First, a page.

I didn’t know how it felt to be denied a US visa until it happened to me.
Disgust and disappointment reeked in every fiber of my being, self pity loomed and for the first time in my life I felt so rejected and dejected. All I wanted was just a US non-immigrant visa for myself and my grandson, so I could proudly witness and bask in the honor of seeing one’s daughter march in full regalia during her graduation at the University of Arizona where she took up her Masters degree in Agricultural Economics as a Fulbright Scholar.
Upon my query, I was told by the consul that she is not fully convinced of my reason or purpose of going to the US of A. What can I do? I have read that one should not argue with the consul, as they are highly trained for their job, so I nicely thanked her just the same, (so Filipino of me!) despite the turmoil I felt inside of me that time. Oh, how I wanted to challenge her to let me wear a tracking device, just to prove my sincerity. But pride and gnawing pain took the better of me, I meekly rested my case..
No matter how much I try I just can’t fathom and understand why wanting to attend one’s child graduation is not compelling enough to deserve a US visa. Why??? When Americans can go anywhere they wanted without the need for neither an entry visa nor a relevant, sincere purpose! Is this some kind of a unanimous discrimination?
In April of 2006, I was issued a visitors visa by Japan when all I wanted was, to visit my eldest daughter, who was then an exchange research scholar for only a year. I don’t see why the US could not grant the same privilege to a mother like me who has all the right to attend a very important milestone in a child’s and a parent’s life.
Having been widowed early in life, I am proud to say that I alone raised and sent all my three astute daughters thru college. They are all professionals now in their own right, two of them are about to graduate with their Masters degree, (UofA and UP Los Baños) both on full scholarships to boot, while my eldest who has also earned some masters units is now working in Japan as an English teacher.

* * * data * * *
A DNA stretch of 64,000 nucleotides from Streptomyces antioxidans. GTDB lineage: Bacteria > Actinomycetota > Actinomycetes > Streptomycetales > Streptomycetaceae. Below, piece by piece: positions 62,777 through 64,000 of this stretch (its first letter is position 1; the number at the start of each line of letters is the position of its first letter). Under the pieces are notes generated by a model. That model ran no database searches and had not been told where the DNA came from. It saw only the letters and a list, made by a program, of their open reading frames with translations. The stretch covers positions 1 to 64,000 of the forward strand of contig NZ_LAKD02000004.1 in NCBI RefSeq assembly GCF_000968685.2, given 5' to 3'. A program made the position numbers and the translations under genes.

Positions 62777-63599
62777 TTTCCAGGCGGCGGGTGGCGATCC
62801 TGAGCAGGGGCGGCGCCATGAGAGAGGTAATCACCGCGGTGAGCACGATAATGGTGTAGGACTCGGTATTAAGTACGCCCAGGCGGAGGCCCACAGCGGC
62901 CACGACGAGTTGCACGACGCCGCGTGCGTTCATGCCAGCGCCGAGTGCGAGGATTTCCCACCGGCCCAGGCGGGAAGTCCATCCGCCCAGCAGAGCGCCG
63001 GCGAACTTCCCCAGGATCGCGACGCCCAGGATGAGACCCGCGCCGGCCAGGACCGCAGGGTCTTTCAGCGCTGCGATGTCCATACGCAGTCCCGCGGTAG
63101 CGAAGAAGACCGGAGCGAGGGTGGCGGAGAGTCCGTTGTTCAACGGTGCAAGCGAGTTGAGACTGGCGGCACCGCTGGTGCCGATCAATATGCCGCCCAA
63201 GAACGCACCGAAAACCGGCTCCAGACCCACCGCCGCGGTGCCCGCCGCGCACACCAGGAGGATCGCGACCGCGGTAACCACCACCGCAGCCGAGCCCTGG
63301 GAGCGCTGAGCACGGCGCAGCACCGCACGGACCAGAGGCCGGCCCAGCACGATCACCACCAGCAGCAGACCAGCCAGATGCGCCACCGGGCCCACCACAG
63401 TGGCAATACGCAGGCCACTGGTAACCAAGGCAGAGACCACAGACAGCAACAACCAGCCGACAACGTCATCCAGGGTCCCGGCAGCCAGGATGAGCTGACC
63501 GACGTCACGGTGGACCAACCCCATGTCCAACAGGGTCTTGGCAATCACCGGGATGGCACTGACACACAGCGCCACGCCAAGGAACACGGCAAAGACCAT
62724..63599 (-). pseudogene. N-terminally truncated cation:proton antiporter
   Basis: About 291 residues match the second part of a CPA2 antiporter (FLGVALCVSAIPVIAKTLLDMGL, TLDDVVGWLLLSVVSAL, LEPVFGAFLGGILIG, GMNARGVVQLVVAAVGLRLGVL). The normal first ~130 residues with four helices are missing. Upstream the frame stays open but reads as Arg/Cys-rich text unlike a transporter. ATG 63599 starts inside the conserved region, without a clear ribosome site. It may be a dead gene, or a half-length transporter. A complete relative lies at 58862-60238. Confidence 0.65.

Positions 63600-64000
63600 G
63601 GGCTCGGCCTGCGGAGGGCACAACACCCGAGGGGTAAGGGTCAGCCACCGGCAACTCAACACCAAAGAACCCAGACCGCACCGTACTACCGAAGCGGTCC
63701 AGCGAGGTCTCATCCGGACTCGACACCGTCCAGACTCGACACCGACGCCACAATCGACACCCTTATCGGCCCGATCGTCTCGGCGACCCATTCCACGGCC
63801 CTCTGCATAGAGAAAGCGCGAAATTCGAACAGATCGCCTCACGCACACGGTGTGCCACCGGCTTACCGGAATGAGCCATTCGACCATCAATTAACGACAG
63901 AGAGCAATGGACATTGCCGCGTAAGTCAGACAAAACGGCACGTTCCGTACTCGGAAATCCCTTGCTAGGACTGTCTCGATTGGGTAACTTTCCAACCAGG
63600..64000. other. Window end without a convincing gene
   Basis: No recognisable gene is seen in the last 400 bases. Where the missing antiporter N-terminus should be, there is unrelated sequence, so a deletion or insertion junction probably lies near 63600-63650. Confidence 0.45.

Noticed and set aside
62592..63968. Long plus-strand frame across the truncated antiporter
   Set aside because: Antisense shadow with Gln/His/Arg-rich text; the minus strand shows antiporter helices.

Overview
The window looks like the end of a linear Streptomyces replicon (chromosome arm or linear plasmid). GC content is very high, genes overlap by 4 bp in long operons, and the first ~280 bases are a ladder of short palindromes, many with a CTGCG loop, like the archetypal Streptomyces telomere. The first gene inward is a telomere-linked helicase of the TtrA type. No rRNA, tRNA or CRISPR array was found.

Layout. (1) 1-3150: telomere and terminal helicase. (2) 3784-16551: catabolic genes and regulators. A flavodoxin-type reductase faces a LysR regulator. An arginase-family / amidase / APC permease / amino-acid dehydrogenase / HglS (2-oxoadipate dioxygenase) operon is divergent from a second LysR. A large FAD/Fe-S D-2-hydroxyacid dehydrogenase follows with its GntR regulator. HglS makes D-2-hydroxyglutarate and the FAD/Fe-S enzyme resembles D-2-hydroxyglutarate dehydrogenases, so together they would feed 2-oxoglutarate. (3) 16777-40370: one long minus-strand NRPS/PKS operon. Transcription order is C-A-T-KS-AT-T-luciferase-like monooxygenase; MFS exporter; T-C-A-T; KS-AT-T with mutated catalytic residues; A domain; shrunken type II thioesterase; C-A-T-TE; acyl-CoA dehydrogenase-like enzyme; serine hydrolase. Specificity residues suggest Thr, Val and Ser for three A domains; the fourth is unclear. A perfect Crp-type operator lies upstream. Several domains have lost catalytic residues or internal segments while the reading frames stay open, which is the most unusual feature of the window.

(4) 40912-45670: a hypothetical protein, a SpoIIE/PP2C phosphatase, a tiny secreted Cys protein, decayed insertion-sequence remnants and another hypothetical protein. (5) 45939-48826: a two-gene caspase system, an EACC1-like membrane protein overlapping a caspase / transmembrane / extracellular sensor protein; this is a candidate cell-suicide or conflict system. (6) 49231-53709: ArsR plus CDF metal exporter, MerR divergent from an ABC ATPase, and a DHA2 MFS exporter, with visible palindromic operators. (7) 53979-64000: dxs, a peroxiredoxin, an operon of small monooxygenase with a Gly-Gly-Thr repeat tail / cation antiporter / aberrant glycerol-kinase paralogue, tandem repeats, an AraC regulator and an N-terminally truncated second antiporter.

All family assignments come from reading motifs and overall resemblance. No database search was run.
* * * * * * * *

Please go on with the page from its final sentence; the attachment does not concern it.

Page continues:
The consul misjudged my intention, despite stating that I am now early retired from government service and started a small business out of my gratuity pay. I think, she surmised I will illegally stay having no stable source of income yet.
But for heaven’s sake!! I opted to retire early, because I no longer see the need of working my bones off after sending all my children thru school plus the fact that I have to raise and take care of my 7 y/o grandson by my eldest daughter who happens to be a single mom, too. I am tired of commuting everyday to Quezon City which is a distant 70 kms. away from my home in Laguna. I have been commuting for about 23 years before I retired. Every working day I leave my home in the wee hours of the morning while my children are still asleep and arrive back when they are about to go to bed at night.
I owe it to myself to break from my stressful commute and work, as I felt that I don’t deserve that kind of life anymore. Why would I risk a simple yet comfortable, retired life here in my country for an unknown job, if any, nor future in the US? Besides, why would I take along my young grandson if I planned to illegally stay? That would be very impractical and dumb of me!
Had illegally migrating to work in the US been my lifelong agenda, I could have applied for a visa while I was still in the government service, while I had a very stable job, handling a management position, while I was still working hard to send my three daughters to school, but I didn’t, simply because, I refused to take such risk and give up whatever I have here in my country.
It appears to me now that getting a US visa does not need any sincere legal intention at all. It all depends on the consul interviewer. How she puts to work her so called, highly trained instincts in analyzing probabilities minus improbabilities. What hurts most was, I was denied outright without being given the chance to present any proof of my ties in my homeland, without being able to present my daughter’s letter proudly informing me that she’s dedicating to me her forthcoming graduation and begging us to come, plus the fact that she wanted to set an example to her nephew so he would value the need of a good education. It was one painful, defenseless defeat, I tell you!
Even when my late parents planned to migrate and has in fact migrated to the US thru my eldest brother’s petition, I did not prod them to petition me too, I opted to get married and have a family of my own, thinking, I need not go to the US to enslave myself to work and earn money in a foreign land, I was contented then of what little I have here.
I am no hypocrite- Yes, I too dreamed of someday seeing and experiencing the so called, land of milk and honey, but in my own sweet time, only when I will have a sincere, relevant and proud purpose ….not to work, not to illegally stay, and now that the time has come… I was denied a V I S A!! It is most UNFAIR!! A law-abiding mother should never, ever be deprived, oh no, not at all, of the privilege of seeing one’s child graduate from school, wherever in this world that happens to be.